Ads.txt is IAB (Interactive Advertising Bureau)’s newest fraud-fighting initiative. It stands for “Authorized Digital Sellers,” and the aim of the initiative is to increase transparency in the way that programmatic advertising is sold to protect buyers from spoofers. Programmatic advertising, if you’re not in the industry, is media buying in which bots programmed to buy certain audiences buy from other bots programmed to offer inventory to those audiences. Untouched by human hands, programmatic advertising is often touched by fraudsters and malware purveyors.
In 2017 the digital media industry decided it was time to take action, before the entire universe of ad supported content vanished in a wave of ad blockers. Among the many other initiatives is Ads.txt:
(which )works by giving verified publishers and distributors an easy way to declare, publicly, the companies that they allow to sell their digital inventory. They do this by preparing and publishing the “/ads.txt” file, creating a public record of Authorized Digital Sellers and helping buyers to quickly identify which sellers are allowed to handle ad inventory for which publishers.
This makes it much harder for scammers to profit from selling fake inventory and gives buyers peace of mind that the ad space they buy is authentic.
By the time you read this post, over 100,000 ads.txt files will have been published. 750 of the comScore 2,000 will have ads.txt files and over 50% of inventory seen by DoubleClick Bid Manager will have come from domains with ads.txt files. Beginning in November, DoubleClick Bid Manager and AdWords stopped buying ads from ad networks / exchanges not declared on Ads.txt.
Google also says that “DoubleClick Ad Exchange and AdSense publishers that use ads.txt are protected against unauthorized inventory being sold in Google auctions.” To do this, Google “crawls daily over 30m domains for ads.txt files.”
The rapid adoption of Ads.txt shows how much of the market is controlled by Google. But this doesn’t make the initiative less valuable. Domain spoofing has been a huge problem on both the supply and demand sides, and we are happy to see this initiative and help our publishers adopt it.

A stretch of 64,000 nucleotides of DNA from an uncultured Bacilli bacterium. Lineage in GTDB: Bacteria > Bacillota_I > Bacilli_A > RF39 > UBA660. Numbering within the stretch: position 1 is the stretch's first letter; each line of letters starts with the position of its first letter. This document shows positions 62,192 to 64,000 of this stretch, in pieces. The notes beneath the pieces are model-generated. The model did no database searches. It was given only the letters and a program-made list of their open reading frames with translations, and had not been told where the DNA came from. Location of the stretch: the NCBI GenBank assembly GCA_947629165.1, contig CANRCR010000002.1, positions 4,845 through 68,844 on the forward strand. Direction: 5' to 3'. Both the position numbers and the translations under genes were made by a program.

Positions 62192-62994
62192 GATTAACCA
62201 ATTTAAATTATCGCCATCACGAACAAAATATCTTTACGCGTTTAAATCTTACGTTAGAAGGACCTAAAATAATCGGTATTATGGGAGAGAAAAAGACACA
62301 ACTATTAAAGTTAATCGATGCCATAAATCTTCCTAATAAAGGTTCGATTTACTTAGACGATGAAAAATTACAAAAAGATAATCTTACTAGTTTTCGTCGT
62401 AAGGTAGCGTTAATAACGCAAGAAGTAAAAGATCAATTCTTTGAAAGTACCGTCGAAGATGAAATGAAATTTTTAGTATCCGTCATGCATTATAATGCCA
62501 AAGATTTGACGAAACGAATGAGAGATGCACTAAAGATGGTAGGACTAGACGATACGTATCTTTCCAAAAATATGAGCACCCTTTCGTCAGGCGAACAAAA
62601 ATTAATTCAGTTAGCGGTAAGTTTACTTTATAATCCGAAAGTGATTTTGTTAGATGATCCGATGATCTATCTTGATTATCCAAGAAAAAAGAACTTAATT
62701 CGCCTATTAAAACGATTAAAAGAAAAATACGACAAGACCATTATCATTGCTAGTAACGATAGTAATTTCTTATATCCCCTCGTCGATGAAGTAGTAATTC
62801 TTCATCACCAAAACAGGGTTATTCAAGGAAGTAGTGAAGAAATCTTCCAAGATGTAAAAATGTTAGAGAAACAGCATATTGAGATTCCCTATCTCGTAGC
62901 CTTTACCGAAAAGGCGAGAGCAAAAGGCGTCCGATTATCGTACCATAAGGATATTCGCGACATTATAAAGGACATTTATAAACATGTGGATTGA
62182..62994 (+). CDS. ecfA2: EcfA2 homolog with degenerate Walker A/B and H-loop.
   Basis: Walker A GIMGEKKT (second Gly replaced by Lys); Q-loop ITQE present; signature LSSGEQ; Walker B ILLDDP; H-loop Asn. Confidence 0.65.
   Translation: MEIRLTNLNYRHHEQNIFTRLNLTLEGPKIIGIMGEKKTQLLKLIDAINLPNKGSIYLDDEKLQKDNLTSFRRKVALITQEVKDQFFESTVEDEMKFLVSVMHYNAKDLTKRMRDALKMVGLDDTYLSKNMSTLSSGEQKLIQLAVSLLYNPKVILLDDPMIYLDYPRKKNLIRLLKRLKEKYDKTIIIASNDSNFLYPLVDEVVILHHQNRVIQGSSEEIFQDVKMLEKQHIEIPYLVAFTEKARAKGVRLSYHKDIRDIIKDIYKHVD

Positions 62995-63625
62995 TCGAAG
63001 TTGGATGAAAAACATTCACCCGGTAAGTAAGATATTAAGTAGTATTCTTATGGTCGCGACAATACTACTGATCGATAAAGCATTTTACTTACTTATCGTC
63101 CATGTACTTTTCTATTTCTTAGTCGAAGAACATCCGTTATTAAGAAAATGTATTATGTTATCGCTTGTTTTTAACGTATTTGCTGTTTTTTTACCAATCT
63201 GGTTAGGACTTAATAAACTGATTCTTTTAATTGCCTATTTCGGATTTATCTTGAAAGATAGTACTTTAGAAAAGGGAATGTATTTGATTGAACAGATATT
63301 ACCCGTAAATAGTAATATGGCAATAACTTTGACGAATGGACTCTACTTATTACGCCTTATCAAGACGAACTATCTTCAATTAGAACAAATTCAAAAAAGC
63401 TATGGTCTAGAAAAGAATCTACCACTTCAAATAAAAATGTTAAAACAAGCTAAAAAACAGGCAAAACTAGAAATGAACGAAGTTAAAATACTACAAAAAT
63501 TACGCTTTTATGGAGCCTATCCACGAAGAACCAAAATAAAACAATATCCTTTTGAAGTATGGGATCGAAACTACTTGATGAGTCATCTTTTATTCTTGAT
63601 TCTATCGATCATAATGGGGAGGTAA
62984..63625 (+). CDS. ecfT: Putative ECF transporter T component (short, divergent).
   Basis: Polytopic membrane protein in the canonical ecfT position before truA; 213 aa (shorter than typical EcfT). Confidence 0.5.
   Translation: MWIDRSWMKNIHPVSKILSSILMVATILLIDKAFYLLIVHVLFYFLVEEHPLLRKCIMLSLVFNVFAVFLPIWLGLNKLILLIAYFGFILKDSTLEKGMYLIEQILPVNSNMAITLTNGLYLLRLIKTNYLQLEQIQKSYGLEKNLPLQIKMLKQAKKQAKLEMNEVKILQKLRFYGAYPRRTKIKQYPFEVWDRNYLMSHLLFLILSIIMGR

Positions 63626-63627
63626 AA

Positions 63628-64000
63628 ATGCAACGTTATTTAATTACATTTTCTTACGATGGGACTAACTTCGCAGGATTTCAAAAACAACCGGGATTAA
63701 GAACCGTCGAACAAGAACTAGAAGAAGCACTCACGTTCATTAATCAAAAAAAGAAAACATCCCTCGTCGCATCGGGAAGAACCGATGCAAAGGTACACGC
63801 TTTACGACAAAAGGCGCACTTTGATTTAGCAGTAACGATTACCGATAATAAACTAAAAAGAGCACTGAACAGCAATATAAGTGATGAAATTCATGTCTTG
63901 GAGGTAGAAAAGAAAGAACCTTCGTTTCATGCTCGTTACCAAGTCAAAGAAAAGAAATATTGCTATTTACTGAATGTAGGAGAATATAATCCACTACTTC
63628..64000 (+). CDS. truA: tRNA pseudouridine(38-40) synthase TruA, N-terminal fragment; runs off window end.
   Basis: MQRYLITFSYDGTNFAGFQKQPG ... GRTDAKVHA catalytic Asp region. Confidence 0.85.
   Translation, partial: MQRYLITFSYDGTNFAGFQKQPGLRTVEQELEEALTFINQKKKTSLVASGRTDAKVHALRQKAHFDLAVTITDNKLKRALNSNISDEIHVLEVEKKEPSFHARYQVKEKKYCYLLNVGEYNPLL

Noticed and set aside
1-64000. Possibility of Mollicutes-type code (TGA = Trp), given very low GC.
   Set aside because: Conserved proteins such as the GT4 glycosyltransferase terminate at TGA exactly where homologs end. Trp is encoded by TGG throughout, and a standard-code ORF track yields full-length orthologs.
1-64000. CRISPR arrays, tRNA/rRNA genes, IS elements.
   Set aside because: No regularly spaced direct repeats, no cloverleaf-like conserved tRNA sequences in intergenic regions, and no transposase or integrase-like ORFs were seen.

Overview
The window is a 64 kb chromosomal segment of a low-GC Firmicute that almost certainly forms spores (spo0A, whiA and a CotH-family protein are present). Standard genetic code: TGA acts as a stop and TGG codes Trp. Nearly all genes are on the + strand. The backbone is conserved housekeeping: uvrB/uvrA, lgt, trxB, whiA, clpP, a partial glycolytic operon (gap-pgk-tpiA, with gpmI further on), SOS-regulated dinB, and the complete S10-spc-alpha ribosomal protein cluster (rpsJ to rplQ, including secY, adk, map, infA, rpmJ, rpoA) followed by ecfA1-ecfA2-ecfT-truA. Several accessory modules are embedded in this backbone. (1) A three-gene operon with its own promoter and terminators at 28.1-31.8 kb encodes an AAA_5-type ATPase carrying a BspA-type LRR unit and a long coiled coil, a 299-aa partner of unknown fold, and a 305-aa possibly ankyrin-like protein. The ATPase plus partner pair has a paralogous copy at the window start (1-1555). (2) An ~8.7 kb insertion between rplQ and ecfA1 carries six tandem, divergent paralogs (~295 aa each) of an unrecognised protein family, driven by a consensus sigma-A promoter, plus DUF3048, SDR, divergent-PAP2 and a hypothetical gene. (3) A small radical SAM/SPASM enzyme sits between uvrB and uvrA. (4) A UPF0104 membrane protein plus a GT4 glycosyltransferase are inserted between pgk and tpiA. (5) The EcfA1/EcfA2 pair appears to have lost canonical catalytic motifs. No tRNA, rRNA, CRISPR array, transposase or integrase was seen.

If you’re a publisher, you need to implement the ads.txt text file on your root domain, listing the exchanges that are authorized to sell your inventory and including your seller account ID for each exchange.
Your seller account ID, sometimes called your publisher ID or seller network ID, is the ID that’s linked to your account on an exchange or supply-side platform (SSP). This is important because this part can’t be “spoofed.”
When you take part in programmatic real-time bidding, this ID should be transmitted through the OpenRTB protocol as the publisher ID, along with the Publisher.Domain in the Publisher object. If you’re using a different RTB protocol, it might be called “seller_network_id,” member or seat ID.
Ads.txt is also important for buyers, who are the ones paying the bills and the ones demanding more transparency. They have been almost literally throwing out money on online exchanges, and finding their brands in places that are destructive or irrelevant. No wonder they’re finally done with all this, and have demanded changes. Especially this year the ANA and the MRC have become loud players in demanding reform, and Mark Prichard of Procter and Gamble, the country’s largest advertisers, has been on a one-man tirade.
As a private platform, ZEDO is individually secure, and as an ad server we have our protections in place.
We are getting there, folks. Digital advertising is too large an industry to be so rife with corruption. We need to clean up, and we will. Ads.txt is only one initiative.